1 Sing for joy to God our Saviour; shout aloud to Jacob’s Lord! 2 Start the music; strike the timbrel; play on strings a pleasing chord.
3 Sound the trumpet at the New Moon and at the full moon as well, 4 At the feast by God appointed and decreed for Israel.
5 God ordained this law for Joseph when he ravaged Egypt’s land; There we listened to a language which we did not understand.
6 He said: “I removed their burdens and their aching hands set free. 7 I delivered you from trouble when you called for help to me.
“From the thundercloud of Sinai all your people I addressed; When at Meribah you murmured, there I put you to the test.
8 “Hear, my people, let me warn you— if you would but listen now! 9 No strange god shall be among you; to a false god do not bow.
10 “I, who brought you up from Egypt, your own God, the LORD, am I; Open wide your mouth towards me, and your food I will supply.
11 “But my people would not listen— would not do what I required. 12 So I gave them up to follow what their stubborn hearts desired.
13 “If my people would but heed me, Isr’el follow my command, 14 I would soon subdue their en’mies, and against them turn my hand.
15 “Those who hate the LORD would cower, and their doom would never end. 16 But with finest wheat I’d feed you, honey from the rock I’d send.”
You can hear a Free Church of Scotland sing this to the tune Stuttgart (from v11) here.
So often we think, in churches, that if we changed the music, and made it a bit more upbeat and modern, that our problems would be solved; people would come flocking to Sunday worship. Would that it were so simple! The honest answer to our churches’ dilemmas over attracting people to Sunday worship is that it struggles to have any relevance to many. It is out of the normal experience of so many: sitting for an hour and listening, singing, sharing a text – often with no explanation or context – and having to learn how to behave in a strange setting.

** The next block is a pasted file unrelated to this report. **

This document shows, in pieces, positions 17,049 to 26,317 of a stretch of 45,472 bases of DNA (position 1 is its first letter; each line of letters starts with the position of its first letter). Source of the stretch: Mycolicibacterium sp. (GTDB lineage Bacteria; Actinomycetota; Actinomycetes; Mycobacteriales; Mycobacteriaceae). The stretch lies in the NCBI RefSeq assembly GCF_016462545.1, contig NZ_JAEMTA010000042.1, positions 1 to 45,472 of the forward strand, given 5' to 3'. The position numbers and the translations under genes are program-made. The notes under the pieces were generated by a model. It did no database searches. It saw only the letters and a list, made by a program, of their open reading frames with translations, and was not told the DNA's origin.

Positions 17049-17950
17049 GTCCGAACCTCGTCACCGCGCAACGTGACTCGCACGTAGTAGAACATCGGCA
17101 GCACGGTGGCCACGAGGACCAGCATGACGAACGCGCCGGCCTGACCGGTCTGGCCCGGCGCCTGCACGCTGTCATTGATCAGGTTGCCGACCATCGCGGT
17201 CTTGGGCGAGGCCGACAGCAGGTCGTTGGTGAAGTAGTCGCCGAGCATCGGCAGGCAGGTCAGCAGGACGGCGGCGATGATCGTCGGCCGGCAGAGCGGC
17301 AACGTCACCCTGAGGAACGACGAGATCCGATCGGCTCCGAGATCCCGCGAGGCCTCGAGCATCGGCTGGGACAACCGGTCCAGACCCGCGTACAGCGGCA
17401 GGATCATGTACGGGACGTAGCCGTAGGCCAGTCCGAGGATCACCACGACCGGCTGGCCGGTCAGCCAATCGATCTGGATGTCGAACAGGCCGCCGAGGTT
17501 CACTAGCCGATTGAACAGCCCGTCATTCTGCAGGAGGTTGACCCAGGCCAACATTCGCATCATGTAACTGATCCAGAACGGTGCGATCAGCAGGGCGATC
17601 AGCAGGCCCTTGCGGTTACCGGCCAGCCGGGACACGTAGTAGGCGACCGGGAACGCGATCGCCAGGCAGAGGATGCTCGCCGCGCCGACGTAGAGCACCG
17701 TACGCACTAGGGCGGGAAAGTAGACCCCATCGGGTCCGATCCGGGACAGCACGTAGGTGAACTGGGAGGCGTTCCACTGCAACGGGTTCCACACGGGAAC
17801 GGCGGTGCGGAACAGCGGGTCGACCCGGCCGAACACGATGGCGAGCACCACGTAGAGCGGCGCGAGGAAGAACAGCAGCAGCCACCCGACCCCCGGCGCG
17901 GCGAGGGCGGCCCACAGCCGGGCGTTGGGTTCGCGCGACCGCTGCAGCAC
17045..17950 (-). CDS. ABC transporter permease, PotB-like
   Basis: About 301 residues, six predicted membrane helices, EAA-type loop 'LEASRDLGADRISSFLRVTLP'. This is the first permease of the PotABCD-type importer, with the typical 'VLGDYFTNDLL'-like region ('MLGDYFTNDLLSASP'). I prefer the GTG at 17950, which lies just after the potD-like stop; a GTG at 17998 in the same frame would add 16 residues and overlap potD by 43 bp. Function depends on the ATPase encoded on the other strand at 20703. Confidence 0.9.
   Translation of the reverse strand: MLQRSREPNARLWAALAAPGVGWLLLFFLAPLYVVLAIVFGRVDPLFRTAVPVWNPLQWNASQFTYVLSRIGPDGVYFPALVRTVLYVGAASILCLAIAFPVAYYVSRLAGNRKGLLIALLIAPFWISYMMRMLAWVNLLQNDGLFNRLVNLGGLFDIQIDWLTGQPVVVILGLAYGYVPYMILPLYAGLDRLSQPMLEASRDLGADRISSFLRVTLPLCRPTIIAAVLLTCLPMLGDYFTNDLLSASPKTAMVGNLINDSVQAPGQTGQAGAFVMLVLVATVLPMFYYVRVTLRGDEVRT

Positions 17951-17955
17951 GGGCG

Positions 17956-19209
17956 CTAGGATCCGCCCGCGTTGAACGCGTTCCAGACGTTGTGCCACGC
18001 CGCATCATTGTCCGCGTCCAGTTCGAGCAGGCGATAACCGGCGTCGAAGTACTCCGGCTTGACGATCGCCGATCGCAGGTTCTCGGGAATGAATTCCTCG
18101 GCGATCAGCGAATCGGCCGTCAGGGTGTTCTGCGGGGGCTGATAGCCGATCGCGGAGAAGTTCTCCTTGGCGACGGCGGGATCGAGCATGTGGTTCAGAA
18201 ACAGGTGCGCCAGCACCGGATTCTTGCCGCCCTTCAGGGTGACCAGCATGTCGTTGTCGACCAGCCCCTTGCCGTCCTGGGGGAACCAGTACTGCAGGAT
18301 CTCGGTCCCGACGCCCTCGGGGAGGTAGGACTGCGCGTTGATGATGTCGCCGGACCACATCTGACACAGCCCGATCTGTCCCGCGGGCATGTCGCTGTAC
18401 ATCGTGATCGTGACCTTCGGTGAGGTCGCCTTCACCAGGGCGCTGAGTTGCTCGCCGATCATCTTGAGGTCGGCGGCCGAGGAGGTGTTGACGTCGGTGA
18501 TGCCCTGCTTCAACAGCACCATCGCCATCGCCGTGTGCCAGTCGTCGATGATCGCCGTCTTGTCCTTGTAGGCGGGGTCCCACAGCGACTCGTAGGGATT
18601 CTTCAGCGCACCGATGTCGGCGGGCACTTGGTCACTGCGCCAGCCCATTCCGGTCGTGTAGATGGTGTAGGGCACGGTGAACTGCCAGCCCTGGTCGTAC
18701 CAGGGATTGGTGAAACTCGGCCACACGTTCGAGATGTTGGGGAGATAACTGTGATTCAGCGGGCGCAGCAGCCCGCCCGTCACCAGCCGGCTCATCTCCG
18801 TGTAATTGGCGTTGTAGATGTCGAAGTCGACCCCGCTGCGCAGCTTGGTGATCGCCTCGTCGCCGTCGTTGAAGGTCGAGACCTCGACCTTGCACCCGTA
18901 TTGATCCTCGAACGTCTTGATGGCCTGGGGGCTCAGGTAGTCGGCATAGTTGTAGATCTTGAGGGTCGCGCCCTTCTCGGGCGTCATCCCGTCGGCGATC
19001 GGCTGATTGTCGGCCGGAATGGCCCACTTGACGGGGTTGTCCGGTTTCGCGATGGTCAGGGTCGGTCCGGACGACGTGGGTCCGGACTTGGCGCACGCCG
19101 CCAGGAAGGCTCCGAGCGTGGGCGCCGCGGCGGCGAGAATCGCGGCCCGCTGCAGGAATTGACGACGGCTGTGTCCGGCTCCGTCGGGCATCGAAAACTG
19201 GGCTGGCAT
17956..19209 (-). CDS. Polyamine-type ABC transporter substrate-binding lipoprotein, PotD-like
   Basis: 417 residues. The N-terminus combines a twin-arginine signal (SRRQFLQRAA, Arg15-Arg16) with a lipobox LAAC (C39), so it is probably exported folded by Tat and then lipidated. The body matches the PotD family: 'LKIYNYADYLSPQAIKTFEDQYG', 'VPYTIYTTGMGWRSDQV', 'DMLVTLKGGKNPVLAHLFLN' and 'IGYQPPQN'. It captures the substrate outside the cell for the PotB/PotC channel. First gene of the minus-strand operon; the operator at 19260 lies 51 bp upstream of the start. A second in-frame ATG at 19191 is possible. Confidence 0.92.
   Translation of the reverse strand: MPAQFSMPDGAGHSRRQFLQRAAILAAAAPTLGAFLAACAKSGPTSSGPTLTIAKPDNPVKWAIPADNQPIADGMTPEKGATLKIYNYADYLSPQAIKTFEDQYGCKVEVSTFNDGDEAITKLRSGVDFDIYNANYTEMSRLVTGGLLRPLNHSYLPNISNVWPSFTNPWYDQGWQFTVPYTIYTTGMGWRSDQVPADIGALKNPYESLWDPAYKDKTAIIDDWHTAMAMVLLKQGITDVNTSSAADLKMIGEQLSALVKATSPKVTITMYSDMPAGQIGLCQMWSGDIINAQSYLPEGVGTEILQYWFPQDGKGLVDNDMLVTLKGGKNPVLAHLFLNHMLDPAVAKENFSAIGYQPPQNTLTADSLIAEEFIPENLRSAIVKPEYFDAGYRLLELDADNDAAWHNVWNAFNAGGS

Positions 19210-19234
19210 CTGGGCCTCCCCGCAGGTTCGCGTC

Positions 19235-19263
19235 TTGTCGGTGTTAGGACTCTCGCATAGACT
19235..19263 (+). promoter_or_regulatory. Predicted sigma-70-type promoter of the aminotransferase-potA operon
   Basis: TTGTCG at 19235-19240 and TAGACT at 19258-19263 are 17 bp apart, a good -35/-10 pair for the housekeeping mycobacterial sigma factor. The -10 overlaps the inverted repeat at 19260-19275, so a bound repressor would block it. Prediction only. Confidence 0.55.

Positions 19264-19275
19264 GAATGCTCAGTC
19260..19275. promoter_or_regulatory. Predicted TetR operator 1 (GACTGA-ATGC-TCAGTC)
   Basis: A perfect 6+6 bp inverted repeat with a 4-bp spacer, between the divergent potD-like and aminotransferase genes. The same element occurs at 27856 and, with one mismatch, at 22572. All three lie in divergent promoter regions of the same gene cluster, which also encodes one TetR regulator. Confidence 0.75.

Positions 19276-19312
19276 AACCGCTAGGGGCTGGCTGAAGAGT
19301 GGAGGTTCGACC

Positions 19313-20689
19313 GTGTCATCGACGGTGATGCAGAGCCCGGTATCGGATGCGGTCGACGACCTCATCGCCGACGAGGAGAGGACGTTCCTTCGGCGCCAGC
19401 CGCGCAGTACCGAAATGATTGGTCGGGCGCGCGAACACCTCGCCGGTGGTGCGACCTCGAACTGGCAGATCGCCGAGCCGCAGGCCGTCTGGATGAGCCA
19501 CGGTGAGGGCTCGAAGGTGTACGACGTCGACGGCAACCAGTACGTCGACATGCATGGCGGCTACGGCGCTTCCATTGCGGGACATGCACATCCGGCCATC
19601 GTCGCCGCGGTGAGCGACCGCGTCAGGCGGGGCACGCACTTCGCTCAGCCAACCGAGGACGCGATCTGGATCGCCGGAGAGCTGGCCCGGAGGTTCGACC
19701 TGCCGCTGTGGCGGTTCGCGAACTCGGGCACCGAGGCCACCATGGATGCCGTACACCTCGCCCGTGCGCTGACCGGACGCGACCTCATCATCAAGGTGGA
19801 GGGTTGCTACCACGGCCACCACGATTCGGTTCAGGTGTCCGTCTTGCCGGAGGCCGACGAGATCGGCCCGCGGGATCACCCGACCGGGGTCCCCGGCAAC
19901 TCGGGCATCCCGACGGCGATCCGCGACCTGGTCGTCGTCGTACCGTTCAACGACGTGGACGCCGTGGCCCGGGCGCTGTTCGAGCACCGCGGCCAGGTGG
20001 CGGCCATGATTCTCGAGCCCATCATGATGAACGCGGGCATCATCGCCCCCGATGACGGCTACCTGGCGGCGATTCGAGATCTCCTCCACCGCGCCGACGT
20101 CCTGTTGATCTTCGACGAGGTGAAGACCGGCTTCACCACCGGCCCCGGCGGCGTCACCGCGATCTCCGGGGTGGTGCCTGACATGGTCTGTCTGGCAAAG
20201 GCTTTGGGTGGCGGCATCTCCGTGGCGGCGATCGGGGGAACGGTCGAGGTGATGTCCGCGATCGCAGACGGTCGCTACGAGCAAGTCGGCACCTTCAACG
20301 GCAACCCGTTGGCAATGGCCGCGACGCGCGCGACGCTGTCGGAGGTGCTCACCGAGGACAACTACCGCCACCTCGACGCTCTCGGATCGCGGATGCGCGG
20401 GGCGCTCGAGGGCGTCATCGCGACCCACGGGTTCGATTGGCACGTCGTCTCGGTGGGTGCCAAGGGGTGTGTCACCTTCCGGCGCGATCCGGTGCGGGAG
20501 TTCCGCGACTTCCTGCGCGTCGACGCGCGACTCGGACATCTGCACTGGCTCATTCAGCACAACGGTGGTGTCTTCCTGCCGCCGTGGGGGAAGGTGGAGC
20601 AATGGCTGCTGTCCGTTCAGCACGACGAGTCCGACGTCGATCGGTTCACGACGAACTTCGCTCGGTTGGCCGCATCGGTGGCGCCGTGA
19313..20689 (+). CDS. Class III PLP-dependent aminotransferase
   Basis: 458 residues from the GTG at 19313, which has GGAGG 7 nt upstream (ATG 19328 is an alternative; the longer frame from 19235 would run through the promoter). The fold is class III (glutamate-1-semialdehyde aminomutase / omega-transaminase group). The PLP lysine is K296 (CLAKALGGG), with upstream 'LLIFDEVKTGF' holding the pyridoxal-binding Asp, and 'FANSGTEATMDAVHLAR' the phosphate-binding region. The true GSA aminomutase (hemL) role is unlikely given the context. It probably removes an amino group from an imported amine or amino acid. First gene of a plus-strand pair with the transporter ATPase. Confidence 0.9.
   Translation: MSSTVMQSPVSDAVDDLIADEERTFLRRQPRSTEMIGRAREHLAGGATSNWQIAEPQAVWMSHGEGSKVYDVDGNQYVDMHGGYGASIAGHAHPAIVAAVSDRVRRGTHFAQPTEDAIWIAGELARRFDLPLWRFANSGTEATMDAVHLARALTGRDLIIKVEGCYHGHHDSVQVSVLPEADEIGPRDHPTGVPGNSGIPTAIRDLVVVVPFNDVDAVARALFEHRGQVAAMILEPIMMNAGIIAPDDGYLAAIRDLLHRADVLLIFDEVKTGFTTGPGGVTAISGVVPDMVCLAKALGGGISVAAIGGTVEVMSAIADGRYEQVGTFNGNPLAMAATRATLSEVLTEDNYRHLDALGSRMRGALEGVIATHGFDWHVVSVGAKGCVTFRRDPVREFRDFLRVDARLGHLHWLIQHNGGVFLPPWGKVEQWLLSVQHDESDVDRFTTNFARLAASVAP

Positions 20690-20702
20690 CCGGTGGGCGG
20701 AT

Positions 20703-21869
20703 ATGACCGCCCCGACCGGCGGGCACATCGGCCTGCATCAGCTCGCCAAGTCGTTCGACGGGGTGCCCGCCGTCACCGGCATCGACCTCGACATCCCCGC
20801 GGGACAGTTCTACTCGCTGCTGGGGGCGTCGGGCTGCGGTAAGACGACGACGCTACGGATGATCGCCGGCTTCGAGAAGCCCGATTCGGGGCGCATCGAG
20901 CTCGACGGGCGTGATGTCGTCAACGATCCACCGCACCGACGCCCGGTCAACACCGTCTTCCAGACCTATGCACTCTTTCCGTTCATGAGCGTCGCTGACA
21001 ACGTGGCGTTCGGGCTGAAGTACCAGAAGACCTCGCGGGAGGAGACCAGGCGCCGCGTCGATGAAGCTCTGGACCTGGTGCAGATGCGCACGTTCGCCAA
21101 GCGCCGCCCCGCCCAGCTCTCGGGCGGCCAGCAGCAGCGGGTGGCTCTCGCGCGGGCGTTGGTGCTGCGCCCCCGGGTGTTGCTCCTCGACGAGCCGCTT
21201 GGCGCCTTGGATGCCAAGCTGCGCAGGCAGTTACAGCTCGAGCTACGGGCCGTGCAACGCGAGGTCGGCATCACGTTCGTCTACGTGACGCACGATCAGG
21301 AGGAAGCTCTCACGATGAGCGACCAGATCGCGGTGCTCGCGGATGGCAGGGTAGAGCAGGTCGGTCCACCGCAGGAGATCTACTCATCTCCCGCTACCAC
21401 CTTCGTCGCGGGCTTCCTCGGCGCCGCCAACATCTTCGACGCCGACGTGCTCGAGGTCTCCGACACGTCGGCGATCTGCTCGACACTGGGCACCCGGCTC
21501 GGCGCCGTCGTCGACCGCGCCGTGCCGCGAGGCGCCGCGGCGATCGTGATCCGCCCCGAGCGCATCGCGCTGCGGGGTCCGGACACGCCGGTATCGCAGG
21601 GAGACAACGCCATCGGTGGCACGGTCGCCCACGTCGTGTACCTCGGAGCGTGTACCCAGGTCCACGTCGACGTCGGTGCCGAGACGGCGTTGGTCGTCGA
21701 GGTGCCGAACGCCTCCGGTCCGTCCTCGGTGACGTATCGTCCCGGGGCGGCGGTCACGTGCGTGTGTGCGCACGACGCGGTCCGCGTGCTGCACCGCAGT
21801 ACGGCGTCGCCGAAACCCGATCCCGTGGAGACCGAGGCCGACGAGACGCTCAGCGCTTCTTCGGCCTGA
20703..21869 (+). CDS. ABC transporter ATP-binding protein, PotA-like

Today’s reading encourages us, however, to sing God’s praises. (It even has “Selah”, meaning a space in the reading for a musical interlude!) It goes on to remind the people that they have chosen a path that separates them from God and calls them to turn back. As churches we are encouraged to share the Gospel, sing God’s praises and help people to hear God’s call on their lives. So often our solutions are to tinker around the edges trying to make worship appealing to those who currently do not attend. The world has changed and moved on and people still need to hear the Gospel message of love, but we need to be brave, radical and authentic, making it audible and accessible to those we walk with in life. We need to ask ourselves: What is it we believe? Why? How does that affect how we live? How can we more effectively communicate what Church is (not just a place where we have to fit in, hoop jump or sing the right songs)? How can our actions and words speak of Jesus and his radical and transformational ministry? Then the Kingdom comes and all of creation sings!
Loving God, we know we encounter you in worship which makes sense to us, helping us to feel safe and close to you. We also know, for many, there is no connection with you until a relationship has developed. Help us to be your hands and feet in the world, living the Gospel, sharing blessings and telling others of you, beyond the safety of our church walls. Amen.
The Rev’d Jenny Mills, Minister at Newport Pagnell URC and West End United Church, Wolverton. Convenor of the URC Children’s and Youth Work Committee.
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